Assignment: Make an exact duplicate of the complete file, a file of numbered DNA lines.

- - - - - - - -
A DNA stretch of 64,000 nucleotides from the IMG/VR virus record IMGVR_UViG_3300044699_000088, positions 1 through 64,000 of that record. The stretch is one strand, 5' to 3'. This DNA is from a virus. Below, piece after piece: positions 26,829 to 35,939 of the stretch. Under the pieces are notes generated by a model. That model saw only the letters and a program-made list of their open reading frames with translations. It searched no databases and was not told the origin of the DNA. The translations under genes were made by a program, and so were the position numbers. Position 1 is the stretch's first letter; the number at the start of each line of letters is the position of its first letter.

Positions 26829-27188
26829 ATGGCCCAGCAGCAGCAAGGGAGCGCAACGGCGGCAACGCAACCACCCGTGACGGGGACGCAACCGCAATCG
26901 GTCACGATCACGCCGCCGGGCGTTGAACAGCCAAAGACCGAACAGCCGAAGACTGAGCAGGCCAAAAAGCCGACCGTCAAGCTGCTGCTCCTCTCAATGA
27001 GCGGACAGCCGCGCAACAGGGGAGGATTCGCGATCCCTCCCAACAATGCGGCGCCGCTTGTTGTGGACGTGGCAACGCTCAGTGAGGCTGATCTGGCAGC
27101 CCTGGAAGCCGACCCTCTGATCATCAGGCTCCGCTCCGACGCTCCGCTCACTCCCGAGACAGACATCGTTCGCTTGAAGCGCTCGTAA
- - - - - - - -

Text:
A DNA stretch of 64,000 nucleotides from the IMG/VR virus record IMGVR_UViG_3300044699_000088, positions 1 through 64,000 of that record. The stretch is one strand, 5' to 3'. This DNA is from a virus. Below, piece after piece: positions 26,829 to 35,939 of the stretch. Under the pieces are notes generated by a model. That model saw only the letters and a program-made list of their open reading frames with translations. It searched no databases and was not told the origin of the DNA. The translations under genes were made by a program, and so were the position numbers. Position 1 is the stretch's first letter; the number at the start of each line of letters is the position of its first letter.

Positions 26829-27188
26829 ATGGCCCAGCAGCAGCAAGGGAGCGCAACGGCGGCAACGCAACCACCCGTGACGGGGACGCAACCGCAATCG
26901 GTCACGATCACGCCGCCGGGCGTTGAACAGCCAAAGACCGAACAGCCGAAGACTGAGCAGGCCAAAAAGCCGACCGTCAAGCTGCTGCTCCTCTCAATGA
27001 GCGGACAGCCGCGCAACAGGGGAGGATTCGCGATCCCTCCCAACAATGCGGCGCCGCTTGTTGTGGACGTGGCAACGCTCAGTGAGGCTGATCTGGCAGC
27101 CCTGGAAGCCGACCCTCTGATCATCAGGCTCCGCTCCGACGCTCCGCTCACTCCCGAGACAGACATCGTTCGCTTGAAGCGCTCGTAA